Next stop: Mudumalai Nature Sanctuary: Wildlife!




Monday, February 26, 2018

In Search of the Past: Part 10: The Steam Train to Ooty



An old-time steam train! In India! Sign me up!


Long smitten with North India's fabled Darjeeling Himalayan "toy train," I embrace the chance for an equally dramatic and harrowing trip in South India.


Another UNESCO World Heritage site, the Nilgiri Railway climbs Tamil Nadu's Blue Mountains to OotacamundOotyon the steepest track in Asia!


The Indian Railways website is not for the faint of heart. Although once successful, I strike out this time. Even a five-star hotel concierge in Chennai is unable to crack their system. The Mountain Railway is more than a train ride: It is an iconic journey. My last hope is to try to buy tickets at Mettupalayam, its downhill terminus. After passing a day amid the ethereal beauty of the Dhyanalinga Temple in the foothills outside Coimbatore, we are in a properly serene state to resume our quest.  


The afternoon before our only possible departure, we reach the head of a long queue and are advised by the ticket-seller to return tomorrow at 5 am. He gives me a standby chit, which I clutch fiercely. Up at 3:30India so calm and lovely in these early hourswe arrive at the station in the pre-dawn, smoky darkness.



A crowd is milling around the quays. Joining an even longer queue, I learn this is a big holiday weekend, and everyone is traveling.


3rd class is soldout, over-soldout, it appears from the crowded benches. However, there is a slight possibility of no-shows in 2nd classI hang tight to our standby chit, eyes peeled. The ultimate power resides in the hands of a short, dark woman in a navy jacket and long skirt. She is the Ticket Master, inspecting every traveler and seat. 


Tracking her, I see everyone is accounted for. Then, in the very last car, there are two no-shows. I hold her in my glance, and she nods... We're on the train! Squeezing onto one of two facing five-person benches. Within minutes, as darkness fades, the chugs and toots begin... and we are on our way! I collapse in joy and triumph!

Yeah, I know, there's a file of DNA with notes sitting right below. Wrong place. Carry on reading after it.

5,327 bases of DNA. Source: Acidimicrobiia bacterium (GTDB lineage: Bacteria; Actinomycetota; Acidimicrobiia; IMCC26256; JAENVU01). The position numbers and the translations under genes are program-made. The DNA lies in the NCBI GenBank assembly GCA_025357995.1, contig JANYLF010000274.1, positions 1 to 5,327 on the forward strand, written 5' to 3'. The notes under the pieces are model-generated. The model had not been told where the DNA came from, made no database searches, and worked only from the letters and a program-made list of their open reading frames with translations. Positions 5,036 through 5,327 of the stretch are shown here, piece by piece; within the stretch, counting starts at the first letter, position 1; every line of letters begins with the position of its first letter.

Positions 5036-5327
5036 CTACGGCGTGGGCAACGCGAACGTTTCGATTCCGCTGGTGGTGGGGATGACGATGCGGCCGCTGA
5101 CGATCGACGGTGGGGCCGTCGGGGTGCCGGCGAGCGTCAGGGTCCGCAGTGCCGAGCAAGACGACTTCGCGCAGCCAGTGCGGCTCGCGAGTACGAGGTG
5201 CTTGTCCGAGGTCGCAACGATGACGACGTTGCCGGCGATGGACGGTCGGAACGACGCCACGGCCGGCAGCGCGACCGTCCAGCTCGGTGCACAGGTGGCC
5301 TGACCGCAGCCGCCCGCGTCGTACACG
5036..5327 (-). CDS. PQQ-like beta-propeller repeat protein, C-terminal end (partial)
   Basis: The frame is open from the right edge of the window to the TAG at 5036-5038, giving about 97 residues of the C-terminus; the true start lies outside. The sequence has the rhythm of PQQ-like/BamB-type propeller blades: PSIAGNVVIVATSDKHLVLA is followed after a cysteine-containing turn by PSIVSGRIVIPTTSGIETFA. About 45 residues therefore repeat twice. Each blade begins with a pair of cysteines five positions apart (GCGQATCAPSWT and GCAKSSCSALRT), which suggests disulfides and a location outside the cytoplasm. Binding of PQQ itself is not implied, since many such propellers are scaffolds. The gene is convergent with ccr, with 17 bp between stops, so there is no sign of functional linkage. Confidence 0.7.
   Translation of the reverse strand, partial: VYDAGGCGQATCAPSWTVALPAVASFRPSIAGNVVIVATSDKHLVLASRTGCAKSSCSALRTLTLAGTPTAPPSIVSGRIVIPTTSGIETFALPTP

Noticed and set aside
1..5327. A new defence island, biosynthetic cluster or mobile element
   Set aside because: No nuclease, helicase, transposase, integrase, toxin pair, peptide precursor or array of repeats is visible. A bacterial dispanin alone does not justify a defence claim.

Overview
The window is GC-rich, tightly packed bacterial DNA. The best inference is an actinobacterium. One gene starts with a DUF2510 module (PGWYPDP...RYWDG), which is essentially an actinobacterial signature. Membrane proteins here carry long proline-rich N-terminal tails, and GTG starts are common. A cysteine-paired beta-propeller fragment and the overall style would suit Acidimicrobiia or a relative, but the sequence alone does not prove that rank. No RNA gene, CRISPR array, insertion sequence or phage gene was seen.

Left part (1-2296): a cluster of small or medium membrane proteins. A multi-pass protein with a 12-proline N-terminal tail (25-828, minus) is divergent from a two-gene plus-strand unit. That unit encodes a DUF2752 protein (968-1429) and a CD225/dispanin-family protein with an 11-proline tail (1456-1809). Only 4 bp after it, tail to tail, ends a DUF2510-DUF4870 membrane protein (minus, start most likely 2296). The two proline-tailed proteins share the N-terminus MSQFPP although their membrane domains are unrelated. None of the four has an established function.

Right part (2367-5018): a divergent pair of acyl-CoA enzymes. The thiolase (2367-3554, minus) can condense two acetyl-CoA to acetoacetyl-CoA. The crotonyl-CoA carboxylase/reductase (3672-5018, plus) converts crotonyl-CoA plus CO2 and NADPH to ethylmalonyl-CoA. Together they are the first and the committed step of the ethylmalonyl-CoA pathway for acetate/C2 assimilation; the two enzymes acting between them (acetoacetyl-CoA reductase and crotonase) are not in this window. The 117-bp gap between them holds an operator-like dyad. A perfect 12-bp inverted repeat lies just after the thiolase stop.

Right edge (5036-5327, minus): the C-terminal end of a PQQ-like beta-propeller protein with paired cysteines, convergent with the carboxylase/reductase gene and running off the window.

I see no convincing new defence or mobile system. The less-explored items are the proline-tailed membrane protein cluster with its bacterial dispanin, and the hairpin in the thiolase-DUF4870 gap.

Greetings and introductions are exchanged. Across from us, a family is also traveling up to Ooty for the holiday. Our seat mates immediately offer us food, and it's delicious.


As we wind ever higher in the mountains, there are frequent photo ops. Here I am with two other cabin mates.


Selfies are all the rage. Note the man up top adding water for the steam engine. No one is in a hurry, the journey is itself the goal.




The Ticket Master moves from car to car collecting money. During her visit, we learn she is from a family of classical Indian singers, and she gifts us with a long, lovely performance. It is one of those magical encounters traveling is all about. Our carriage is rocking it, and I'm sorry to see her move on after we clear the next tunnelone of the 16 we pass through. The line also contains 208 curves and 250 bridges. 


Someone getting off and another trying to board.


Besides the many scenic photo ops, there are also station stops for snacks. At one, I buy samosas to share with our cabin mates.




The flagman.

After five hours, we reach our destination. Just in time for lunch.


Next stop: The Queen of the Hill Stations, Ooty.